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Article updated: 3/16/2013 11:07 AM

Divorce settlement has little impact on mortgage obligation

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Q. My brother is going through a divorce. The home, which is jointly owned, has about $115,000 mortgage left and is worth maybe $ 275,000. My brother wants to give his future ex-wife the house and forget about it. My question is if he signs the deed over to her, does he have to pay off the mortgage to avoid liability? If he still has his name on the mortgage, it's very scary to me, as he has limited funds.

A. Having that much equity protects your brother in case of a future problem, but your concern is a valid one. If your sister-in-law is (will be) financially able to carry the payments on her own, the best solution is to go through whatever paperwork will allow her to take sole responsibility for the present mortgage. If the lender won't allow that, she could refinance in her name alone.

Judging from the mail I receive, her promise to do that in the future as part of the divorce settlement might not be enough. Lending institutions don't have to obey a divorce decree. Your brother's lawyer should be able to suggest an arrangement that will protect him properly.

And by the way -- if your sister-in-law can't qualify to carry the loan on her own, trying to hold on to the house is just storing up trouble for both of them.

Q. I want to buy a home and apply for a FHA loan. How do I go about applying for one? Is it safe to apply online, or do I need to get a loan officer? What do I need to do? Please advise. I'm renting and do not want to continue renting.

A. It sounds as if you could use the services of a real estate broker. Agents are used to educating first-time buyers about the process of buying and financing a home. Start answering ads in the areas you like, and visit open houses. Brokers will start with a brief financial analysis to see if you're likely to qualify for an FHA mortgage program. It won't cost anything or obligate you.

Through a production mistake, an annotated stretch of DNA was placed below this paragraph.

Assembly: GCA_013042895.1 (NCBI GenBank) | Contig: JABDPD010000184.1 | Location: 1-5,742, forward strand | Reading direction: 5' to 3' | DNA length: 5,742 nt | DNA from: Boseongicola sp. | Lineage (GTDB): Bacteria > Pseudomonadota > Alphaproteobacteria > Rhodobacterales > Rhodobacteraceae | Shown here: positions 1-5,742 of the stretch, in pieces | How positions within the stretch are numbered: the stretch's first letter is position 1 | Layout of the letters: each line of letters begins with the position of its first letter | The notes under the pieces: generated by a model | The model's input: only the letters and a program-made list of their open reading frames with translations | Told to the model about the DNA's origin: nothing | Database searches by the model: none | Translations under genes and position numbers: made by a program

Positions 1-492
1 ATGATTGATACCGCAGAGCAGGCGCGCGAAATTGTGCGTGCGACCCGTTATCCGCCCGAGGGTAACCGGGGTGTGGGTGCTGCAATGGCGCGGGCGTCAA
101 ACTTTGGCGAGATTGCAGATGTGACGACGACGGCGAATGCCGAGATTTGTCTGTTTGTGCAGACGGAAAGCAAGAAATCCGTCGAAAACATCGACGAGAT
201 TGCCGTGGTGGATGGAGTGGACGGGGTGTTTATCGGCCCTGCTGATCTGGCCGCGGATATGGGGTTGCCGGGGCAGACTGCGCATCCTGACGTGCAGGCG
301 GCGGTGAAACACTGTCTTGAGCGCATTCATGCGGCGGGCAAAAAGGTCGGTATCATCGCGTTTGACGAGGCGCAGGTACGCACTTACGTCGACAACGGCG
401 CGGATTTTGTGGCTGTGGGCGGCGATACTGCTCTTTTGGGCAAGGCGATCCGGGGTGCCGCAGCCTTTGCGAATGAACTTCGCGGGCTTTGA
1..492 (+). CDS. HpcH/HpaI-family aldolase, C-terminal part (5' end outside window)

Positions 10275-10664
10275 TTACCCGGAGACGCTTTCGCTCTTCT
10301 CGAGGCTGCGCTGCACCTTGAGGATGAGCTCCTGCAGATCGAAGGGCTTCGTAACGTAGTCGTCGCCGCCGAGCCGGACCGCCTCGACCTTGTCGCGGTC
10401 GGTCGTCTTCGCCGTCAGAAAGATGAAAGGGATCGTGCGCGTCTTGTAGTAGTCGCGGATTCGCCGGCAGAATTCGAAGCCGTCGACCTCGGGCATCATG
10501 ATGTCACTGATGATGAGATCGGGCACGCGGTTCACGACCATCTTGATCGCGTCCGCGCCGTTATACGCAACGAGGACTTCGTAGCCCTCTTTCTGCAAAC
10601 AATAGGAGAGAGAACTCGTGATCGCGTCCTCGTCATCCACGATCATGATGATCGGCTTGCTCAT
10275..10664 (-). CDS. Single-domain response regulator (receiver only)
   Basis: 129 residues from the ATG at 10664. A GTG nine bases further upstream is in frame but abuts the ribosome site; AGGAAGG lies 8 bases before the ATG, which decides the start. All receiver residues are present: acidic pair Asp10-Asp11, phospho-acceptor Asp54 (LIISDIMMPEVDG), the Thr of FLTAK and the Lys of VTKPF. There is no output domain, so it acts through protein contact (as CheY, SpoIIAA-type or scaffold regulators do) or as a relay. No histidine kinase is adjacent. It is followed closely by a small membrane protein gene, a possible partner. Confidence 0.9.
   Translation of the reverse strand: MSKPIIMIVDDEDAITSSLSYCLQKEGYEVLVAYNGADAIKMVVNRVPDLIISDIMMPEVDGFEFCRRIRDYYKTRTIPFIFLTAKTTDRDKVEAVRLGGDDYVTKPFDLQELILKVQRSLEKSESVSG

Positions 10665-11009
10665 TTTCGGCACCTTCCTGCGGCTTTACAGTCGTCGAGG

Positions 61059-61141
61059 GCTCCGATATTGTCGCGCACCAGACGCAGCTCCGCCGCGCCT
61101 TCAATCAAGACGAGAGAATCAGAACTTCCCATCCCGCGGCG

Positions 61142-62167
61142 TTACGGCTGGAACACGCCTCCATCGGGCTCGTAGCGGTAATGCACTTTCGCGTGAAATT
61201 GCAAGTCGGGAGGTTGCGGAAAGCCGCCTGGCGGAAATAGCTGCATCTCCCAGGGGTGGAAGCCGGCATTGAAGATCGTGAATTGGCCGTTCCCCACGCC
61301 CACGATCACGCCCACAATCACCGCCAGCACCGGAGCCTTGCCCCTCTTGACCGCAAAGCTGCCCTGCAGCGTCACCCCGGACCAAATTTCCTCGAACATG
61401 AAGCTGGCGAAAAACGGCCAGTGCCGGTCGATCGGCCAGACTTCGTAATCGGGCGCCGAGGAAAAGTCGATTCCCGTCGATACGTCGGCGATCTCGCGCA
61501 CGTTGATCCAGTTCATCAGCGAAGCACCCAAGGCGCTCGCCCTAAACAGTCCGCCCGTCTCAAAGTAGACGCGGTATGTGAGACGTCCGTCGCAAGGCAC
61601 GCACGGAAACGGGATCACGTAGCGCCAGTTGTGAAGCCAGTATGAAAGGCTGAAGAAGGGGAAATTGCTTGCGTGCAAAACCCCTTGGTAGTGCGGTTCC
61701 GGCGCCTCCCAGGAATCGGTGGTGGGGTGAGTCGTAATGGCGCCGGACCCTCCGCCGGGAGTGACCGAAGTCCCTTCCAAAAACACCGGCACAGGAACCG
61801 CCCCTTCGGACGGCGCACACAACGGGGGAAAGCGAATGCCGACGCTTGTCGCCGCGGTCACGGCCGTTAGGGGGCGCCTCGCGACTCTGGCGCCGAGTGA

After that they can guide you to a local lender, which may be a better option in your case. It's a good idea to get loan approval even before you make an offer on a house. Or you can leave the loan application to later, after you've found the house you want to buy and reached a binding written contract with the owner. Good luck!

Q. As a landlord, if you take a tenant to court and get a judgment against them (for nonpayment of rent) does this go on their credit report? My husband says it is stealing and is surprised about how hard it is to collect (warning to all your readers about being a landlord). Yet stealing items from a store can land a prison sentence.

A. When your husband gets a judgment, he should see that it's entered in the county's public records where, yes, it would show up in a credit report. But people who aren't paying their rent probably don't have much of a credit score to protect anyhow, so they may not care.

Tell your husband there was a time when people were indeed put in prison for not paying their debts (see Dickens' novels). But he bears some of the blame for not exercising enough care in tenant selection. Landlords need thorough familiarity with state and federal anti-discrimination laws, the ability to secure and read credit reports and the patience to wait for the right tenants.

Q. I own a condo for which I'm slightly under water. Real estate agents tell me I could sell it for about $360,000. I owe $335,000 and paid $400,000. I would lose approximately $40,000. My wife is now pregnant and we need more space. Should I rent it out and let someone pay my mortgage? It could take 10 years for me to break even.

A. Don't rent the place out. As you can see by the preceding discussion, landlording is no job for amateurs, and it's easy to get into trouble. Would you buy a condo for $360,000 today as a rental investment? I'll bet you wouldn't. Forget that part.

Some investors hang on to losing stocks because it's emotionally difficult to admit a loss. You're in that sort of situation. But you need to get out and get on with your life. Remember -- if you're buying and selling in the same market, what you lose on one end you'll make up on the other.

Ÿ Edith Lank will respond to questions sent to her at 240 Hemingway Drive, Rochester, N.Y. 14620 (include a stamped return envelope), or readers may email her through askedith.com.

2012, Creators Syndicate Inc.

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